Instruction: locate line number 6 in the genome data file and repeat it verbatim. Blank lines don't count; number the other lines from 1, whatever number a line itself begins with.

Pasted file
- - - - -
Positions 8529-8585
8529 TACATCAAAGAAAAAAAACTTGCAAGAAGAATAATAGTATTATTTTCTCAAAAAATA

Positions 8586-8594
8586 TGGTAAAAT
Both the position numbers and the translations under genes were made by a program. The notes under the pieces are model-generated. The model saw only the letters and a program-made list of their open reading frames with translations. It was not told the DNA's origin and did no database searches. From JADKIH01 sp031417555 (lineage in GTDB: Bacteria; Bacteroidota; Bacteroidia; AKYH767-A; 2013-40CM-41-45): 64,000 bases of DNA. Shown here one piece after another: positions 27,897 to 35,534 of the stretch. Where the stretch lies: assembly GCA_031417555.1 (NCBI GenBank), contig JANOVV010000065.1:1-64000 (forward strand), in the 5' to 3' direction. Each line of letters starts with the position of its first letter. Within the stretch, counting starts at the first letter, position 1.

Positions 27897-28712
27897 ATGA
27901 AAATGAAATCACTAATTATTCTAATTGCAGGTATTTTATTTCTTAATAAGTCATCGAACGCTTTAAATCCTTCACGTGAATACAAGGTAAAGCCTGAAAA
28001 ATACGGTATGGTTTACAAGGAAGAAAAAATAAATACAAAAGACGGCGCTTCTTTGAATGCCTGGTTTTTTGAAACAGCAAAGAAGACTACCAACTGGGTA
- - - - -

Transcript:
Positions 27897-28712